In This Article
- How to Decide Which Career Is Right for You
- How to Become an NP
- How to Become a PA
- Professional Organizations for Nurse Practitioners
- Professional Organizations for Physician Assistants
The nurse practitioner (NP) and physician assistant (PA) occupations share similarities and some key differences. On this page, readers can explore how the two careers compare in terms of education requirements, responsibilities, salary, and more.
Readers can examine how to decide which career path is right for them, along with how to become an NP, and how to become a PA. This page also provides a list of professional organizations for PAs and NPs, with information about the unique advantages of membership.
Also covered below are the salary and job growth data for both professions, including the industries that offer the highest employment levels, concentration of jobs, and salary opportunities. This page examines common job settings for PAs and NPs, including specialty areas.
How to Decide Which Career Is Right for You
Consider which position meets your professional goals and educational preferences to identify your ideal career option. Examine factors like salary potential, education requirements, the scope and flexibility of practice for each position, and the job duties commonly required for PAs and NPs. You may also want to consider the scope of practice your desired state of residence allows NPs and PAs.
Although both academic paths require graduate degrees, each path differs. NPs pursue nursing education, first earning RN licensure before completing graduate NP programs. PA programs look for students with some experience in healthcare, but this includes other areas outside of nursing, like paramedic, respiratory technician, radiology, or surgical technician work. While most nurses go the route of NP, it is not unheard of for nurses to choose the PA route instead.
NPs and PAs may choose to specialize their work or practice in general or primary care. NPs serve as advanced practice registered nurses (APRNs), which includes an education centered on nursing care. PA programs emphasize general practice, diagnosis, procedural methods, and treatment. The career you choose should mirror your goals, interests, and the specialized roles you may wish to take on.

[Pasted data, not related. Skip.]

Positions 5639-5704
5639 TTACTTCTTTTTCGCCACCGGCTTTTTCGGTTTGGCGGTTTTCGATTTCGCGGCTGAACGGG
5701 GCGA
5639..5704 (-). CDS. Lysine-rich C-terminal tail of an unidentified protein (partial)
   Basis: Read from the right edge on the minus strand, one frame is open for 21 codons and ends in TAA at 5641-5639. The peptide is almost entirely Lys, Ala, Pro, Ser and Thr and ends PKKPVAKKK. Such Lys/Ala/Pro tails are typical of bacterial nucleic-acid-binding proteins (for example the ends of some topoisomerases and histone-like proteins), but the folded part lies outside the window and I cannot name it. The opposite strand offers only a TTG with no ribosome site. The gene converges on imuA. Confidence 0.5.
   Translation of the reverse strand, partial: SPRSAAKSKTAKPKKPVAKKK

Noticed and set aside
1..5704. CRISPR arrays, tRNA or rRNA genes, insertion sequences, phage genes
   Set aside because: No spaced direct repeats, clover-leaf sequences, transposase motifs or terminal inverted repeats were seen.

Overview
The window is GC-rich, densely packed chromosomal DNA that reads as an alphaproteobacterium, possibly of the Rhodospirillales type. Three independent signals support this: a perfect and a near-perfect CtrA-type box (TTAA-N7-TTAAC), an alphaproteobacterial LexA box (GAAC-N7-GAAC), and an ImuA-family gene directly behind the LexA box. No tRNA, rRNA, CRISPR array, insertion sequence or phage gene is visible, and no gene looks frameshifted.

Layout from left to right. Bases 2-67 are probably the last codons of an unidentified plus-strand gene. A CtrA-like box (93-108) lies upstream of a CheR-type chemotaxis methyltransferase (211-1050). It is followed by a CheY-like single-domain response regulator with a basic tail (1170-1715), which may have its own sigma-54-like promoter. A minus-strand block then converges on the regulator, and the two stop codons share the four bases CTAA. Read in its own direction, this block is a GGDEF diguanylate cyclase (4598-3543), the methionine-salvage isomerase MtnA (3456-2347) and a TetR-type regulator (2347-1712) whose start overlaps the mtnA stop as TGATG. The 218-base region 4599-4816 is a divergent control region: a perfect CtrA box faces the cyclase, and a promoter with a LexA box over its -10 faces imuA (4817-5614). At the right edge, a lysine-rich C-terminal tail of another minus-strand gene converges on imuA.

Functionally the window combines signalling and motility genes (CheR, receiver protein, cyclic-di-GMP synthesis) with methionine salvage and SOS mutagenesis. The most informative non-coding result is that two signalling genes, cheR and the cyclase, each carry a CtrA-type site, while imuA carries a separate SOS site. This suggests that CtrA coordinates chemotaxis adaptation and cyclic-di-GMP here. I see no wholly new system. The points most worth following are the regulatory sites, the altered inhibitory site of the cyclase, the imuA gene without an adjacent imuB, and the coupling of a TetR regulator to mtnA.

How to Become an NP
NPs must earn MSNs before they can practice professionally. At the master's level, nursing degrees feature concentration opportunities, allowing learners to focus their degrees on the NP pathway. Concentrations include family nurse practitioner, mental health nurse practitioner, adult-gerontology primary care nurse practitioner, and neonatology.
Concentrations include family nurse practitioner, mental health nurse practitioner, adult-gerontology primary care nurse practitioner, and neonatology.
Admission requirements for MSN programs vary depending on the college or university, but common criteria include a bachelor of science in nursing degree, a current and active RN license, and CPR certification. Learners typically must meet a minimum GPA requirement, usually around 3.0. Admission materials commonly include official undergraduate transcripts, a completed application, letters of recommendation, a personal statement, and a current resume.
At the master's level, programs include classroom instruction and clinical experiences. Learners focus on pharmacology, advanced health assessment, and pathophysiology. Earning an MSN typically takes students about two years of full-time enrollment. Once they earn their degrees, they must pass a national certification exam in their chosen specialty of nursing, along with any state-specific requirements, to obtain their APRN licenses.
How to Become a PA
Prospective PAs should first earn a bachelor's degree from an accredited university. While admission requirements into PA school vary depending on the college or university, high GPAs and medical experience are typically required to gain admission. All PA programs are at the master's level which require each physician assistant student to hold a relevant bachelor's degree and work experience.